Going through the essay, a specific effect is established through making use of different structures. Orwell describes the picture of, To come all the way with a rifle in hand, surrounded by two thousand individuals who are matching at my heels, and then to walk with great fear, having done nothing- no, that was not possible (15). It is important to note that Orwell is using the parallel phrases in bringing a recap to the whole situation. Although making use, anacoluthon link all over sudden gives opportunity to Orwell to demonstrate the significant pressure that was put on him by those who were chasing him, showing that there is no chance either no way was created for him to run away from the elephant. On the other hand, for a greater reflection, Orwell is using the parallel phrases to create a description of the impact that was subjected to the elephant, after the first shot was made. One would raise the thought that, even for the bullet to penetrate there, a dreadful, puzzling change had come on the elephant (Orwell, p.16). Typically, what is coming out from the expressed structure is an intensified reaction and a great shock on the reader's side, hence helping Orwell to prove on great courage and what it normally take to make a difficult decision.

Making the final decision to shoot the elephant was a serious struggle for Orwell, great thoughts run through his mind on whether to shot the elephant or not. Immediately he had shot the elephant, the finally ended up dying in front of him and thousands of individuals who were after him were now amazed at what happened. Orwell finally decided to speak out by telling the Burmese crowd that he was forced to shoot the elephant since the Burmese crowd expected him to do so. It was the great surprise when he added that he to avoided being viewed as a fool in front of the large crowd, the only option he was left with was to kill the elephant (Orwell,p.14). Comparatively, from what happened one can conclude that Orwell decision was based on the fact that it was right for the elephant to be killed to save his face, rather what came out was that his decision to kill the elephant was from the pressure that was coming from the crowd. Through the incidence, it is important to note that Orwell got the opportunity to tell the world about the nature of imperialism, making the elephant to be a representation of the British. This made great sense.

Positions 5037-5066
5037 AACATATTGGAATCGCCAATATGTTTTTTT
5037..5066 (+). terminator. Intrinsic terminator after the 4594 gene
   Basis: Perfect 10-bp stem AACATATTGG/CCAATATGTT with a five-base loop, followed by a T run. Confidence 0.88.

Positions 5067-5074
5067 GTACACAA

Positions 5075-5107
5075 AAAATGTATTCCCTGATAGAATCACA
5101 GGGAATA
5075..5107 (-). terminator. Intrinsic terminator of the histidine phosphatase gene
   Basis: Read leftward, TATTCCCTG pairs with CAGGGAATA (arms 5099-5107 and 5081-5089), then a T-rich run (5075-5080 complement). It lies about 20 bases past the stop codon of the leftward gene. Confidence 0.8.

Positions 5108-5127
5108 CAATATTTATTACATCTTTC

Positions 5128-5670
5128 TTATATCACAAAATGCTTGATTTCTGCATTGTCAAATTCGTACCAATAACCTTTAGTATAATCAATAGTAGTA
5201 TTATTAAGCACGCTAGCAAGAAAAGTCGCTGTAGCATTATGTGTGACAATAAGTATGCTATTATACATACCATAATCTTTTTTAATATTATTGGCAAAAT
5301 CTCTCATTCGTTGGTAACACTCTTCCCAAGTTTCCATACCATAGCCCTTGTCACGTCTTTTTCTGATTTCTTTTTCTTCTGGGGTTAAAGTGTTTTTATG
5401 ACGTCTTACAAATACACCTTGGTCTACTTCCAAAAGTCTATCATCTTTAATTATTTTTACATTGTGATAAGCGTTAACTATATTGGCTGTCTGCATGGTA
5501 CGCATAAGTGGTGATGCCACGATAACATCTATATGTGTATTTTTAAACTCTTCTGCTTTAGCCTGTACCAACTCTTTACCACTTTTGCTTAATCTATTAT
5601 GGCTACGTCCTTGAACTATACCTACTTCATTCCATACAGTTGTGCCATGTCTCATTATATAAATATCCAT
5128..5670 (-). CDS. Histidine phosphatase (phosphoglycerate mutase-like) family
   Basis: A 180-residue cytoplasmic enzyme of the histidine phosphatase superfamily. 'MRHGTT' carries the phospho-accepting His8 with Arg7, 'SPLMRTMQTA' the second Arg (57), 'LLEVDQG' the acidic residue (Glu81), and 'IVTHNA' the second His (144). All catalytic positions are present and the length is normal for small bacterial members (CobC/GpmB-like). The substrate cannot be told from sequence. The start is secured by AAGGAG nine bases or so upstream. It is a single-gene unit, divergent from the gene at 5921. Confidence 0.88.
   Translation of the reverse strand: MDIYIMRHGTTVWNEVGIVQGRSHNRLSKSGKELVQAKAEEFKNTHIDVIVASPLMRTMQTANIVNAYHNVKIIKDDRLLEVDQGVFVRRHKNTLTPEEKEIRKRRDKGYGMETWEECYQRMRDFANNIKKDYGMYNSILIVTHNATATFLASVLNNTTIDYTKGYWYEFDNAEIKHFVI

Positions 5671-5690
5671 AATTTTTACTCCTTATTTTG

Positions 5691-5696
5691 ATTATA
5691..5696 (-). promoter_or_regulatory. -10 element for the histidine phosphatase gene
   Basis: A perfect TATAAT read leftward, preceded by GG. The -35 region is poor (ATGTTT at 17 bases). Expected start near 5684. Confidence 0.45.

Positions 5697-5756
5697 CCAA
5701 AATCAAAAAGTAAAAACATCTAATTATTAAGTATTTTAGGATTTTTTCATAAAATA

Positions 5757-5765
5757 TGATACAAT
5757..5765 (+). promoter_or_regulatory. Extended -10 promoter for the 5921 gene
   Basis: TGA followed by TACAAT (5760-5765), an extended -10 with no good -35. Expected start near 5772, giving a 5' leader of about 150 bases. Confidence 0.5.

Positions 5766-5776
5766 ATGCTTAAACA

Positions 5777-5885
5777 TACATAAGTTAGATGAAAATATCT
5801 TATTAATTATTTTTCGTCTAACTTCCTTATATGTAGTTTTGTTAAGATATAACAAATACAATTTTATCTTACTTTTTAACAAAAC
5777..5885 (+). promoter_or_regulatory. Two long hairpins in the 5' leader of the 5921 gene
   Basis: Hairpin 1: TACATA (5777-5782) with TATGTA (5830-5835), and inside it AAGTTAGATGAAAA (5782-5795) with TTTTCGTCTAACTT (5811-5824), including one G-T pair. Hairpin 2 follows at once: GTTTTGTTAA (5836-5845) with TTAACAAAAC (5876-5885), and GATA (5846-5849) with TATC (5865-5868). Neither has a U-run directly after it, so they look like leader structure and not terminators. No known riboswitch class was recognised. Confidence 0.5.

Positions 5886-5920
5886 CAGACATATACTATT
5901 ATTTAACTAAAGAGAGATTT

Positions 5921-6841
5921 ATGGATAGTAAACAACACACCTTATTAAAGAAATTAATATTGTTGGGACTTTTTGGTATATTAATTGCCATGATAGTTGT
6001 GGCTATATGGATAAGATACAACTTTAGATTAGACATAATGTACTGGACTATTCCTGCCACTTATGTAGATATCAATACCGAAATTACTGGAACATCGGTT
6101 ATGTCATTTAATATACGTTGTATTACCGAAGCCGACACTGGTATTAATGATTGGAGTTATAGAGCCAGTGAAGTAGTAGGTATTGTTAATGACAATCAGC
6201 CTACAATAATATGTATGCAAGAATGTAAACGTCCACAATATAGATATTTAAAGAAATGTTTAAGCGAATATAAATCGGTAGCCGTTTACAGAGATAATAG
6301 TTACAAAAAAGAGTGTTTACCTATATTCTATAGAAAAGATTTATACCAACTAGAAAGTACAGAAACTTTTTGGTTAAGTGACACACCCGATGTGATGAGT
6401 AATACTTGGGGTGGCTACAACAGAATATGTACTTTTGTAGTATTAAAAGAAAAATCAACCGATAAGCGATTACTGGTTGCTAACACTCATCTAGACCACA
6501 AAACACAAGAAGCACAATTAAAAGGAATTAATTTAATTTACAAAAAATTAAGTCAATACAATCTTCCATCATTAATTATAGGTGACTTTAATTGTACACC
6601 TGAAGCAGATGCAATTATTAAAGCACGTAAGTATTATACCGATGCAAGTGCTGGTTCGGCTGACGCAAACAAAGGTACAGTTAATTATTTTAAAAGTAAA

Orwell could demonstrate how the large crowd started following him, just because of the rifle. Defiantly deep inside his heart, Orwell had no intention of killing the elephant. However the pressure that was coming from the crowd as a great thirst that they wanted the elephant to be killed, just to gain its meat and not that the elephant caused destruction on the bazaar. As a result of the pressure to get, no chance was left on Orwell but to shoot the elephant. As Orwell demonstrated, he showed that the elephant was to be killed to make the natives impressed. And by not considering on killing the elephant, the crowd could have judged and laughed at him.

With the lion being a representation of imperialism, well living in the middle of Burmese individuals and the imperialism refused to bring to an end imperialism regime. With realizing how much the elephant has done great damage to the innocent Burmese individuals, he came to realize the impact on imperialism to the individuals this made him kill the elephant. Even though he didnt bring to end imperialism, Orwell believes that the evil will come to an end.


Work Cited

Orwell, George. Shooting an elephant. Penguin UK, 2003.